Blogging In Iran Can Get You The Death Penalty

July 19th, 2008 | Posted in Anonymity, Blogging, Censorship, Current Events, Entertainment, Freenet, Internet, News, Opinion, Privacy | 1 Comment

There’s a bit of news on that should cause every freedom of speech loving blogger to take notice and be thankful that they live in countries where it’s safer to blog that it is in Iran.  Also, if you’re a blogger that’s even thinking about traveling to Iran and doing some blogging while you’re there, you’ll want to double or even triple your travel insurance, particularly your life insurance policies.

Just in case you thought China was the only country doing stuff like this, they’re not.  The Iranian government is working on a law that’s going to “toughen punishment for harming mental security in society” (translation: give the government more license to kill people that openly disagree with it.) They’re already blocking websites that either have sexual content, anything religious that does not agree with Islamic doctrines, and of course, anything that doesn’t agree with government approved politics.

Crimes like murder, rape, armed robbery have been on the death penalty list for a long time along with apostasy which means the act of leaving or turning away from a religion.  In Islam, deciding to quit the religion gets you the death penalty.

The bill they’re working on now is adding more to the list of death penalty crimes.  One of them is “establishing weblogs and sites promoting corruption, prostitution and apostasy”.  This means that if an Iranian puts up a blog or a website and the government decides that it does any of those things, that person can be sentenced to death.

The language leaves them a pretty wide latitude since even if a website doesn’t touch prostitution or apostasy, they can decide to claim that absolutely anything they don’t like or that is critical or in opposition to the government constitutes corruption and again the person responsible gets the death sentence.  Thankfully, there’s ways for people in Iran to continue blogging and speaking out against the government there or even just plain speaking freely without fear of reprisals like the death penalty.

One very effective answer is Anonymous Blogging, writing a blog using anonymity tools so that the blog’s content cannot be traced back to the person writing it.  One very effective tool is to use TorBrowser.  It’s a copy of Firefox that has had it’s settings fine tuned to maximize privacy and anonymity.  It also includes a copy of TOR and all of TorBrowser’s connections are routed through TOR.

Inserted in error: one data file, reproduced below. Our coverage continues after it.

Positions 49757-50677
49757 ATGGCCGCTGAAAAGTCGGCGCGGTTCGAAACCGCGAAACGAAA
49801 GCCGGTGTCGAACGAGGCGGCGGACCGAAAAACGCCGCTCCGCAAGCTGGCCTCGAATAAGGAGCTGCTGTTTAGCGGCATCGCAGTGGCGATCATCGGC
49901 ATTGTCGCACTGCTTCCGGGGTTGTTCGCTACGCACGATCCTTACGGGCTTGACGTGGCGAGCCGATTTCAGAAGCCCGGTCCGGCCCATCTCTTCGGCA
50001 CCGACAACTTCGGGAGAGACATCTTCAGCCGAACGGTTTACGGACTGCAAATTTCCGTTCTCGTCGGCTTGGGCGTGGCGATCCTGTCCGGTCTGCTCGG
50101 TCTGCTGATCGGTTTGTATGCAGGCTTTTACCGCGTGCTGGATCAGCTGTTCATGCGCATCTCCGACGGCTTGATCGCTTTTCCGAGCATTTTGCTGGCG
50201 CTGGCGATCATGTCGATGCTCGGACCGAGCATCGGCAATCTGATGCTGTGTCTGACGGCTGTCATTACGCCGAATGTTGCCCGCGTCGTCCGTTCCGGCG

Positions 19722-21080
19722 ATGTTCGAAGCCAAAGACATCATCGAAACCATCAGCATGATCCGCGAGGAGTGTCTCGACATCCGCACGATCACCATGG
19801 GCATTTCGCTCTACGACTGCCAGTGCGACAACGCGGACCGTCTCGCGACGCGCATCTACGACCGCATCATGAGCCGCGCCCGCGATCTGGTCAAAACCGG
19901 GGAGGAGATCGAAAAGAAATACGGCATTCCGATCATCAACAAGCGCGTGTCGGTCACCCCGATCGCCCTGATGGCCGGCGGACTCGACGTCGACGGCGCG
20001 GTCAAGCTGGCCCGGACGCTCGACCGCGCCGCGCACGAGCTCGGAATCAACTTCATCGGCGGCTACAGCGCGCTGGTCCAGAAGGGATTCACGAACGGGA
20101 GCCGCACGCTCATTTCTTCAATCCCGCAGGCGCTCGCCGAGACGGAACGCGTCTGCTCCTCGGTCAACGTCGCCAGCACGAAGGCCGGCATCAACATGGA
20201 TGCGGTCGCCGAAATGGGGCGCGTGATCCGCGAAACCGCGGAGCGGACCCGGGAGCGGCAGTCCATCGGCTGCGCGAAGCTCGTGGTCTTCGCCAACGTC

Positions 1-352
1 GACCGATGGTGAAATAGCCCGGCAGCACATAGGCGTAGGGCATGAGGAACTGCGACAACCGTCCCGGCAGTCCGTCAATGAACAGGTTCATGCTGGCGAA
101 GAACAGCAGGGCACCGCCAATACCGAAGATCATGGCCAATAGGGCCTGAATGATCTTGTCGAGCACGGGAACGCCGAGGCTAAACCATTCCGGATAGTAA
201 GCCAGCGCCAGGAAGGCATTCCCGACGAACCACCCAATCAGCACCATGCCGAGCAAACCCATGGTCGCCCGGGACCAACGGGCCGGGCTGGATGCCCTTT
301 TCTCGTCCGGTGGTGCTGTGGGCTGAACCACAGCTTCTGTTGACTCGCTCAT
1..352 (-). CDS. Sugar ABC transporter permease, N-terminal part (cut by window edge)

One can create an anonymous email address and use TorBrowser to create a blog on free sites such as blogger or  As long as the blogger only connects to the blogging site with TorBrowser and is careful about what they write, insuring that they don’t give away any information that could be used to identify them, they can safely blog away without fear of reprisals.

Another option, and in my opinion the best option, is to use Freenet.  By publishing within Freenet anyone can be completely anonymous given care about identifying clues in the content.  They can then ask other Freenet users to copy their material and publish it on the regular web where it’s available to the whole world and not traceable back to the one who wrote it.

Either of these methods of anonymous publishing are slower and generally have a higher learning curve but the benefit is a greater degree of anonymity and untraceability.  I admit that The Freenet option is the more involved of the two however it also yields the best overall security for the anonymous publisher.  The TorBrowser option on the other hand does have the advantage that it can be installed on flash drive which can be easily hidden and used on any computer with a USB 2.0 port.

[Tags]iran, blogging, death penalty, censorship, anonymity, torbrowser, freenet, anonymous email, anonymous blogging[/tags]

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One Response to “Blogging In Iran Can Get You The Death Penalty”

  1. I find the whole idea of governments getting involved in freedom os speech abhorrent.

    I do get confused at where we should be able to draw the line at governments involvement in freedom of speech.  Obviously we want them prosecuting those involved in child pornography etc, spam should be clamped on… but then you have countries like this with their death penalty.

    I was watching a programme on TV yesterday that showed China had stopped anybody in china being able to see anything on the Tiananmen Square massacre and had even forced one person who had lost his legs there to claim on the internet it was from a ‘traffic accident’.

    Where the middle ground is though is an area I am not sure about, and something that puzzles me a lot.